Image source: Intel. 

Most investors are likely keenly aware that the personal computer market has been on the decline for some time. This has had an impact on many companies, including microprocessor giant Intel (INTC 1.53%). Although the personal computer market as a whole has slumped, there are subsegments within the overall market that remain strong.

One of those, as Intel has eagerly pointed out lately, is the market for gaming-oriented processors. In the company's most recent quarter, that trend continued.

Double-digit growth for gaming processors

Intel CEO Brian Krzanich has said that the company's "enthusiast gaming" segment -- which includes sales of chips that can be adjusted to run at higher speeds than what Intel rates them -- "continues to grow at a double-digit rate."

Perhaps most interestingly, Krzanich even made a point to highlight that sales of its recently released 10-core enthusiast processor, the $1,700-plus Core i7 6950X, have been "much, much better than what even [Intel] anticipated."

A little bad news, a lot of good news

Obviously, sales of these "enthusiast gaming" processors isn't enough to fully offset declines in the broader personal computer market; Intel reported that total desktop-oriented processor volumes dropped 7% year over year and average selling prices rose just 1%.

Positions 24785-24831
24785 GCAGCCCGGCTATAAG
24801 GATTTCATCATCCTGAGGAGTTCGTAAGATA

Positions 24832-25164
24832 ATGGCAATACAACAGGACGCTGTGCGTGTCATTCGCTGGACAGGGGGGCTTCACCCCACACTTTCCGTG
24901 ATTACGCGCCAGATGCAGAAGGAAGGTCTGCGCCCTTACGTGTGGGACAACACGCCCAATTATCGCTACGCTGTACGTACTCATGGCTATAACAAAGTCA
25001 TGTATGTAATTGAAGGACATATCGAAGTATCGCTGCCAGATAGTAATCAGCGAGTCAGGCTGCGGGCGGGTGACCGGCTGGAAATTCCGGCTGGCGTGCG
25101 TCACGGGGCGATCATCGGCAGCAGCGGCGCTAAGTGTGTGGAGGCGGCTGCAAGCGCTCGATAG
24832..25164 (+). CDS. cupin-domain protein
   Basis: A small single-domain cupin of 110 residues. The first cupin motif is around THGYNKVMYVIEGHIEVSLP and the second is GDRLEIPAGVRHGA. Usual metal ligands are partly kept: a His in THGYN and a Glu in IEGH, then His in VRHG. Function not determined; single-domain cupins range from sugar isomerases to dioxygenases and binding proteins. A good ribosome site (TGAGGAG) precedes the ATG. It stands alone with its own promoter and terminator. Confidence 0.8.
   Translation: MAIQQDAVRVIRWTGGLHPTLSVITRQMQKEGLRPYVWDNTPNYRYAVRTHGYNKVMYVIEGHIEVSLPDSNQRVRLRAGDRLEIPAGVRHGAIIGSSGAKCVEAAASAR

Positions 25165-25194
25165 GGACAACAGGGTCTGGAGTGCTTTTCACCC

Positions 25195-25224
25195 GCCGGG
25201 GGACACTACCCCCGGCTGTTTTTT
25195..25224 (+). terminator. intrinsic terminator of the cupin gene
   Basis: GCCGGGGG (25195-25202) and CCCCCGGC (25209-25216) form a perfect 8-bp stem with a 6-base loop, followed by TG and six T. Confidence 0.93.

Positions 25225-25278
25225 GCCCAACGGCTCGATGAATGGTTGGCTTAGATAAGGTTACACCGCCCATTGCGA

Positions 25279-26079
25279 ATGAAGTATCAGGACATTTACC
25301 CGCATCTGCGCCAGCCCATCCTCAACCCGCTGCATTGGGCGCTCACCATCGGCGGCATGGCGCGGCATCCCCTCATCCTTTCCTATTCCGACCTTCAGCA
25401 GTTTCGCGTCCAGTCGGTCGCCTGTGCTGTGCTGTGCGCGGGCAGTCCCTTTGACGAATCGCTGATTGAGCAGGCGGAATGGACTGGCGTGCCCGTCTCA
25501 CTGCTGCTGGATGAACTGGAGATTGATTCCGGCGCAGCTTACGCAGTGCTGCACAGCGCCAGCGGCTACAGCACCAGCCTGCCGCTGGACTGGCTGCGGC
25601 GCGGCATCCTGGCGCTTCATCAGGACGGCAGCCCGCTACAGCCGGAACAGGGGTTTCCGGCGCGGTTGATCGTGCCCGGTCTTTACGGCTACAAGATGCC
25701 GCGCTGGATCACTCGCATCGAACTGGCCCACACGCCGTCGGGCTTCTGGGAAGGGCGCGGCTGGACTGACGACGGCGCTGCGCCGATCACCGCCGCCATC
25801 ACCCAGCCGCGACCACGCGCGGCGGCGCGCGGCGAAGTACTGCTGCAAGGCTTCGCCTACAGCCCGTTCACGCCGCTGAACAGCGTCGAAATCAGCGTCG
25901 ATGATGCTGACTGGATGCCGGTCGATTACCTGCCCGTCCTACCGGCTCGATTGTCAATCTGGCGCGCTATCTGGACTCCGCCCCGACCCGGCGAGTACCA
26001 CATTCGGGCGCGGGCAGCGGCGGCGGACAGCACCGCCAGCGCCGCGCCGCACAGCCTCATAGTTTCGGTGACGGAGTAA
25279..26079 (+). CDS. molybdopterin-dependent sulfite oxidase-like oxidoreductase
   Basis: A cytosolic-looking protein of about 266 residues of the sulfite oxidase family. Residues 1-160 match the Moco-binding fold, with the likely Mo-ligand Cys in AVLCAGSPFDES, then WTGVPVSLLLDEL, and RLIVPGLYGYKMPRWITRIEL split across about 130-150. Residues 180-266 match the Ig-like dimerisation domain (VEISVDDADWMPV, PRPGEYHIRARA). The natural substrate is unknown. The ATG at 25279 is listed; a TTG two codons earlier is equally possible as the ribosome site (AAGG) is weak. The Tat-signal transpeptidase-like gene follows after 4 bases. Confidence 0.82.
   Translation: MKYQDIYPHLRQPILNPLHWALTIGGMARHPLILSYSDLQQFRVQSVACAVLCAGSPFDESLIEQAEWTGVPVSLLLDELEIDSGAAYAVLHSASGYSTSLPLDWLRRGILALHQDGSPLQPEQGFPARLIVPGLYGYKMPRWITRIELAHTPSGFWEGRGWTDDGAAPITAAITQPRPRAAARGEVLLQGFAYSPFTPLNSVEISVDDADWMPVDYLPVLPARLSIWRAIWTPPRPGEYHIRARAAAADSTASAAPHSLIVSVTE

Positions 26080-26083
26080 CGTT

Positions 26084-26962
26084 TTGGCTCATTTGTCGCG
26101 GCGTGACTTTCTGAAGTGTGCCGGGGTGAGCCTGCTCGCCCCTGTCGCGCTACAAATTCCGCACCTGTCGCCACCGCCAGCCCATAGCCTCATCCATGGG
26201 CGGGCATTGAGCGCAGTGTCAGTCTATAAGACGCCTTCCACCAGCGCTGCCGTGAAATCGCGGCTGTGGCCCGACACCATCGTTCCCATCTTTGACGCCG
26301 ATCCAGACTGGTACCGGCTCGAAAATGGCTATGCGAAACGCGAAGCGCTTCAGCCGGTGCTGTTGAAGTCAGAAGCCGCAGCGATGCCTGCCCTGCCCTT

That's the bad news.

However, I believe that the company is now truly realizing that the gaming/enthusiast market is one worth putting significant investment into. Unit growth seems as though it should continue to be good for the foreseeable future, particularly as PC gaming is becoming more popular and upgrade cycles are known to be relatively short here as performance requirements for games continue to move up.

Perhaps more importantly, though, the apparent success of the quite-expensive Core i7 6950X is drilling in the following point: If Intel offers customers interesting products with new levels of performance, those customers will be willing to pay up for them.

The path forward for Intel

At this point, Intel simply needs to make sure to roll out interesting new products at a regular clip. The company has done a good job on this front so far, and based on leaks about its future enthusiast/gaming products, its product portfolio here is set to strengthen over the next year or so.

Intel could probably enjoy growth based on the natural unit growth that should come from the growth in PC gaming as a whole. However, I think that the company has opportunities to help drive average selling price growth as well.

The apparent success of the 6950X chip seems to be a perfect example of this. Intel's enthusiast offerings had been stuck at 8 cores since the mid-2014 launch of the thousand-dollar Core i7 5960X. With the 6950X, the company brought out something unique and interesting -- an unlocked, enthusiast-oriented 10-core part.

The chip was priced well above that of the prior-generation 5960X, but since it offered an interesting feature/selling point (ten processor cores), customers who value performance were willing to pay up. 

Beyond processors, Intel also seems to be getting more aggressive in targeting PC enthusiasts with other platform components, namely very high performance solid-state drives. The company currently sells very fast NAND-based solid-state drives to enthusiasts, and leaks show that the company is planning to bring drives based on its extremely fast 3D XPoint technology to enthusiasts by the end of this year